The situation was more complex in the MNR where, after a bitter internal struggle, Gonzalo Sánchez de Lozada, a pragmatic former minister of planning and coordination and prominent entrepreneur, captured the party's nomination. The MNR's strategy was to develop Sánchez de Lozada's image as a veteran movimientista (movement leader) to capture populist support. At the same time, party strategists intended to attract support from outside the party by building on the candidate's entrepreneurial background. The task of converting the candidate into an old party member apparently succeeded: old-line populist politicians dominated the first slots on the party's legislative lists. The naming of former President Walter Guevara Arze as the vice presidential candidate was perceived as further evidence of the party's success in influencing the candidate.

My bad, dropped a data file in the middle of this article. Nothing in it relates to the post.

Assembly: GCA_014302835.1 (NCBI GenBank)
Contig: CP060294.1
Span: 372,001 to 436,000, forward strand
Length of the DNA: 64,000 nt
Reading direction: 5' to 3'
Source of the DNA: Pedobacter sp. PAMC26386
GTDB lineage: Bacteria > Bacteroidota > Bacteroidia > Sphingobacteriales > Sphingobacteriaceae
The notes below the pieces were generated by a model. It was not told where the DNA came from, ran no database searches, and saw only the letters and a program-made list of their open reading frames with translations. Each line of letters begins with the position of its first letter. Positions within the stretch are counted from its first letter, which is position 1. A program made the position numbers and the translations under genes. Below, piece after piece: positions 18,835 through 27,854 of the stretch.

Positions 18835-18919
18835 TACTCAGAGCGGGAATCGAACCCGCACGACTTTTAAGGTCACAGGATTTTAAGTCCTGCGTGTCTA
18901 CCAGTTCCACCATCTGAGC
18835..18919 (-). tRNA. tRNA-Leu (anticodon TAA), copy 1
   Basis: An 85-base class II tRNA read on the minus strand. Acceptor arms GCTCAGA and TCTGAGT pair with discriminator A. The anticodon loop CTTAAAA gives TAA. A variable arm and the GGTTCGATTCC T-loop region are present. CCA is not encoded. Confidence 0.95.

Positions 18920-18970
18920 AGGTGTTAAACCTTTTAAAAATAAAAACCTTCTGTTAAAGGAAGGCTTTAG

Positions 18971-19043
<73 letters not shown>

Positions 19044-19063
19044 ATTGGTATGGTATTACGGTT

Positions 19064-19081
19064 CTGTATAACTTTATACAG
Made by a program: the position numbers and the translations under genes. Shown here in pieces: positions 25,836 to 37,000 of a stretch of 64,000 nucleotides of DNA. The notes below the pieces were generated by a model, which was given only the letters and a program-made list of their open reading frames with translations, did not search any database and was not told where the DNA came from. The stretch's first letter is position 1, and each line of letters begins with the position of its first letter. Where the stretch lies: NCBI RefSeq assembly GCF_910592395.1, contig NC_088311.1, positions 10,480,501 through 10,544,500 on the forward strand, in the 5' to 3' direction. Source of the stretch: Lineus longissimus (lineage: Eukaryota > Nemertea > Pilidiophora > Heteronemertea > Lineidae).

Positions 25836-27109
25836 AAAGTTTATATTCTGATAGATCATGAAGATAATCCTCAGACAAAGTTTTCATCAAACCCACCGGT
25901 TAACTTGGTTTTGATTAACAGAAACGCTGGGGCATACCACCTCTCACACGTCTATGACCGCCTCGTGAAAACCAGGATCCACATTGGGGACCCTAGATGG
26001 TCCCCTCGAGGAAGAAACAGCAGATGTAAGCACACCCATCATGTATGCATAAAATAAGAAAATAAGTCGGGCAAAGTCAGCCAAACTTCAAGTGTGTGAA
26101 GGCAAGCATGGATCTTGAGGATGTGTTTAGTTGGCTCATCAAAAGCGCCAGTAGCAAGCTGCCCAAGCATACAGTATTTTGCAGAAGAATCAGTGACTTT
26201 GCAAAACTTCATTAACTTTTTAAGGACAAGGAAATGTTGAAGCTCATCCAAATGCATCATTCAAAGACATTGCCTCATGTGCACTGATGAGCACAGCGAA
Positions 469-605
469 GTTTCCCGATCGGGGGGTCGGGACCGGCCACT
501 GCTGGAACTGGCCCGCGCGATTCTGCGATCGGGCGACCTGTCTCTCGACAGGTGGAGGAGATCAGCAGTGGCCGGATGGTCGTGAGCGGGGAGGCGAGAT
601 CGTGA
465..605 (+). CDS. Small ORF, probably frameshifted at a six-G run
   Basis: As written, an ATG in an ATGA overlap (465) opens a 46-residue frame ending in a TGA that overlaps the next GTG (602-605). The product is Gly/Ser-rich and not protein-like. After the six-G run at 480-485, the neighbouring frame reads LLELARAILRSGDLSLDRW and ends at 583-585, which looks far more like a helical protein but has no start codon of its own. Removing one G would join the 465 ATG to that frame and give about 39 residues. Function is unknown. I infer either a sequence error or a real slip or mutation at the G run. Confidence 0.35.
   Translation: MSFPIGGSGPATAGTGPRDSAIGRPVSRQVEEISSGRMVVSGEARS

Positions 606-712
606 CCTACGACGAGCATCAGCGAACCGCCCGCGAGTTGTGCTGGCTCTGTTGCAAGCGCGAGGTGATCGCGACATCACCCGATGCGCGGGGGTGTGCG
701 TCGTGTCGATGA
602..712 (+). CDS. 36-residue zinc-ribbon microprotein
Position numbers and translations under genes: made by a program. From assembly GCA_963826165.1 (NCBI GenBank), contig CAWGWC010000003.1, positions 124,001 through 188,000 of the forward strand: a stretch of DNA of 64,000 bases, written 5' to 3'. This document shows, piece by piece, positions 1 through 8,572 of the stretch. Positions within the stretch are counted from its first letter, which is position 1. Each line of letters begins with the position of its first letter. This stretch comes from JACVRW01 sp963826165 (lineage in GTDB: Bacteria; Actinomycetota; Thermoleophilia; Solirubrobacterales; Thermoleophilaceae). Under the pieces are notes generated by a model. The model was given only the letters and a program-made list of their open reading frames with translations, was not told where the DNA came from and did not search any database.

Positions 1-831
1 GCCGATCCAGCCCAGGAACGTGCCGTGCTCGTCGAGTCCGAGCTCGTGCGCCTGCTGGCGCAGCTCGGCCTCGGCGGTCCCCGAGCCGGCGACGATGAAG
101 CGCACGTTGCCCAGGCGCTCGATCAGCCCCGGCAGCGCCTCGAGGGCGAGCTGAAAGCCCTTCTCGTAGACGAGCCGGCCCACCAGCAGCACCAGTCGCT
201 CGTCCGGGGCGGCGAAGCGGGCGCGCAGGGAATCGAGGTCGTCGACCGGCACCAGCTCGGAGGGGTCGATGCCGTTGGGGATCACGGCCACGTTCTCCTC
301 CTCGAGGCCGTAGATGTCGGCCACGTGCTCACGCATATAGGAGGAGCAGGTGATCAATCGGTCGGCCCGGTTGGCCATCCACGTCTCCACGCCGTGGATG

Following a similar electoral logic, the MIR sought to broaden its base of support by establishing ties with several parties, including Carlos Serrate Reich's 9th of April Revolutionary Vanguard (Vanguardia Revolucionaria 9 de Abril--VR-9 de Abril), the Revolutionary Front of the Left (Frente Revolucionario de Izquierda), and a number of dissidents from the MNRI. Paz Zamora, the MIR's candidate, led in some polls, and most analysts agreed that he would pose a significant threat to the MNR and ADN.